Bring in the rest of your elements one by one in order of importance to your song, groove and genre.


Sometimes in this process you’ll find that some of the last sounds you are leveling in are not improving, or are even ruining, the clarity or feeling of the song. This is a sign that this sound is not necessary, at least not in this section. That’s OK, you can take it out. It may be useful in another section, it may not.

RIP Shaggydog

Remember: The little sounds you made are not what’s important, writing a SONG is important. If a little sound is hurting the song then it needs to go. Don’t be precious with these sounds; mute, chop and delete them as necessary. As cute as they may be on their own, they are not puppies, they are sound clips. Feel free to kill them at will.



From time to time during the process listen to songs in the same genre as the track you’re mixing that you know to sound good across many sound systems. Turn the song down to match volume with your DAW so you can A/B compare your levels against theirs.

– Does your kick have the same weight and volume as theirs?

– Does your snare cut through like theirs?

– Are your subs as present as theirs but not washing out the kick?

– Do your leads stand out as bright and present as theirs, etc?


ill.Gates teaches his students that when listening to music we hear two things: the Singer… and the Band. Only one sound at a time can be the “singer” or star of the show, while the rest of the sounds work together to support the “singer” or “lead.” If any support element is stepping in front of the “star of the moment” there are a few ways to fix it:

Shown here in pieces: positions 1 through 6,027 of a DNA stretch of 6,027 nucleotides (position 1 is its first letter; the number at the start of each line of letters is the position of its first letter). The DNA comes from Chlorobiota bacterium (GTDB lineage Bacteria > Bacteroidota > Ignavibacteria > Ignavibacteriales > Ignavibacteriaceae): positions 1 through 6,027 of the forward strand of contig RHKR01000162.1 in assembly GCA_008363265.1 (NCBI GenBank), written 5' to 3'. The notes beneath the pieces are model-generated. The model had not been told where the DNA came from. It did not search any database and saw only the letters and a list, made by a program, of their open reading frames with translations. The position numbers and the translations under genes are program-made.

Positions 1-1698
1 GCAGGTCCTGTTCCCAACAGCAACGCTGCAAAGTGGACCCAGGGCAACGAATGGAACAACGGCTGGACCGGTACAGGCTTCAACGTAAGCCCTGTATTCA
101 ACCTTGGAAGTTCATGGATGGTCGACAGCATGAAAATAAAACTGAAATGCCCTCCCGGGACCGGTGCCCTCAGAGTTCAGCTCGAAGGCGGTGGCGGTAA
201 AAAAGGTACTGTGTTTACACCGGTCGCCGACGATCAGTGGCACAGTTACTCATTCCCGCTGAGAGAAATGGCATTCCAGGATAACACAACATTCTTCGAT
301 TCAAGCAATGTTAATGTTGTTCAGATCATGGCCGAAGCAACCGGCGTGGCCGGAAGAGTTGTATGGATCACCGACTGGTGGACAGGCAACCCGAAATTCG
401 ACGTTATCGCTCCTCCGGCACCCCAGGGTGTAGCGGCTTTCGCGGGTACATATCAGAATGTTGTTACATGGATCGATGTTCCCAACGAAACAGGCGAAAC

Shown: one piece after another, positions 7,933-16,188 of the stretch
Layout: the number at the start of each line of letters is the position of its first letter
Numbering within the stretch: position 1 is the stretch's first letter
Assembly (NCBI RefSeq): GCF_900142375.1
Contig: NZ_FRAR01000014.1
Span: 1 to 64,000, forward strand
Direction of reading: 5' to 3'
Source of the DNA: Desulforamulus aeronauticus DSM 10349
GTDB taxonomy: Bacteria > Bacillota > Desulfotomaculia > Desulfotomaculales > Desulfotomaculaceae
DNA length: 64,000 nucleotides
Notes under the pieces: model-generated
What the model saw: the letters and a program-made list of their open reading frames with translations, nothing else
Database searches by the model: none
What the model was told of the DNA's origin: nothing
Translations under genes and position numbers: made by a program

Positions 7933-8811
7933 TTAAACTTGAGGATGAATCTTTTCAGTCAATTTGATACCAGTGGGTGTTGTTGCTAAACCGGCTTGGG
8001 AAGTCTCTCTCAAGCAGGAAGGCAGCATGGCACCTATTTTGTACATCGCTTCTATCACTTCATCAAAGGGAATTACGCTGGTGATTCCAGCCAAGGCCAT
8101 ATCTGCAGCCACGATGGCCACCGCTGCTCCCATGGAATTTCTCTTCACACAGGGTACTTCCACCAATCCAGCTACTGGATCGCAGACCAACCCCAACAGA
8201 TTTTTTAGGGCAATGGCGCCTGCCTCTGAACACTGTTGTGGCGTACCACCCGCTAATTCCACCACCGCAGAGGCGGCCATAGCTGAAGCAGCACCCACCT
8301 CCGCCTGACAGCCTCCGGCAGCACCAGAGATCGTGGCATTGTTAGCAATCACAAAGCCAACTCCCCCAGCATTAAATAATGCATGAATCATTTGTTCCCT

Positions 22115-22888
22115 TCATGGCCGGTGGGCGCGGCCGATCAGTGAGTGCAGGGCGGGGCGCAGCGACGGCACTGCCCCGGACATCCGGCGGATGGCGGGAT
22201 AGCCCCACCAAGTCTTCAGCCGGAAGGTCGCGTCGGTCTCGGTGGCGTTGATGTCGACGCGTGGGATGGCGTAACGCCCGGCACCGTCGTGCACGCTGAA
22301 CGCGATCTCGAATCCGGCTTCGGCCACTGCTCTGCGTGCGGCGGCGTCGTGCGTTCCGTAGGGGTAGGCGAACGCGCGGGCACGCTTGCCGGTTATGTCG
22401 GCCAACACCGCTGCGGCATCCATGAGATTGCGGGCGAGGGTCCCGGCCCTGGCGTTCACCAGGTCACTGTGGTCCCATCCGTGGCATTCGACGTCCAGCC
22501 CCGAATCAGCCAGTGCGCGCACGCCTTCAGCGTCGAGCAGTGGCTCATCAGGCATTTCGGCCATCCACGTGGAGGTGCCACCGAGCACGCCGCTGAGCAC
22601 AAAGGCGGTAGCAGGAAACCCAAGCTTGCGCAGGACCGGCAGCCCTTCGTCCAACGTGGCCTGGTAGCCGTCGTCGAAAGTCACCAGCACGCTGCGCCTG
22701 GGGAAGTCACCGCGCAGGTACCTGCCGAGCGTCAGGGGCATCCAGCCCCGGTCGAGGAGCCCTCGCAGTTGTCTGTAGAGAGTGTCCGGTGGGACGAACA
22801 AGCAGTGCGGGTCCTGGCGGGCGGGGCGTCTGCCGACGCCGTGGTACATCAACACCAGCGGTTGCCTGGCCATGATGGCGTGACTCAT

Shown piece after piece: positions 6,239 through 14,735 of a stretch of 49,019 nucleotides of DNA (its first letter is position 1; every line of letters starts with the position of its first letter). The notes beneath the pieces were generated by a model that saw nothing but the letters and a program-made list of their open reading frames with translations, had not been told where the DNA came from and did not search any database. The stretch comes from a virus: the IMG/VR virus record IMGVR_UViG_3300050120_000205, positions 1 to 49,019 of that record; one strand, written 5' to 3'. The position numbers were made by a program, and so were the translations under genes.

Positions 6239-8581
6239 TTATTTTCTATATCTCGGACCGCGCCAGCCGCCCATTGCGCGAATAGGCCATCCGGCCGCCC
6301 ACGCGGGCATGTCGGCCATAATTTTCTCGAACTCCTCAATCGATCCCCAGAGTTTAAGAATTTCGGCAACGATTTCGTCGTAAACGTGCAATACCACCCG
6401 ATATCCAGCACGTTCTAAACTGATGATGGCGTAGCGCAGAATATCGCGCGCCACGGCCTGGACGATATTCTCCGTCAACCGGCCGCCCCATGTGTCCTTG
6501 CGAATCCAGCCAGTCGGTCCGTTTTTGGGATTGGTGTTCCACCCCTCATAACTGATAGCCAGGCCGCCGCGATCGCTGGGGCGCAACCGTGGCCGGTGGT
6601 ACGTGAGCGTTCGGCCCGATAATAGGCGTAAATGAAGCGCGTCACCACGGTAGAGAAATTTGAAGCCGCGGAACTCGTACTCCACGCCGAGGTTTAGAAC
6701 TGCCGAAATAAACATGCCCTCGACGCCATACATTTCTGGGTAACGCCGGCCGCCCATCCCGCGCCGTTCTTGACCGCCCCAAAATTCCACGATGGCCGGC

– Push support tracks to the back of the mix by lowering the volume, adding reverb and/or low pass filtering (cutting out high frequencies).

– Look at your lead sound in a spectrum analyzer and note the most prominent frequencies. Now go to your support sound and pull those same frequencies out using a bell EQ.

– Help lead tracks “sit on top of the mix” by cutting the lows with a shelf EQ and turning the track up, as well as adding high end distortion, saturation or excitement.

A song can have multiple leads, but they must take turns. This is more of an arrangement issue than a leveling/mixing issue, but in the sequencer you can create open “checkerboard” spaces for the lead to sit in. Start by cutting out unnecessary notes in the support elements. Are all those hi hats and piano notes really helping, or are they cluttering? Also, cutting off reverb and release tails from one lead when the next begins will really open up space for the new lead to ring out clearly.


I’ve had students that assumed leveling had to be done at the end of the process: it doesn’t. Leveling can be done all throughout the mixing process. Plus, the more you do it the better you will get, so don’t be afraid to do it multiple times per track. I level as I go, then when my arrangement is coming together I follow that checklist I gave you above. Then, when I’m ready to move to the final phase of the song process (Phase 3 of 3), I bounce all my remaining MIDI sounds to audio, import them into a new session and level them again. In a future article I will describe the system of busses, groups, sidechain compression and parallel compression techniques I have set up in my personal Mixing Template.

Thanks for reading! Check back here for more production tips soon, and if you want to learn even more about music production click here for Producer Dojo class options:

Trap Jesus – live on stage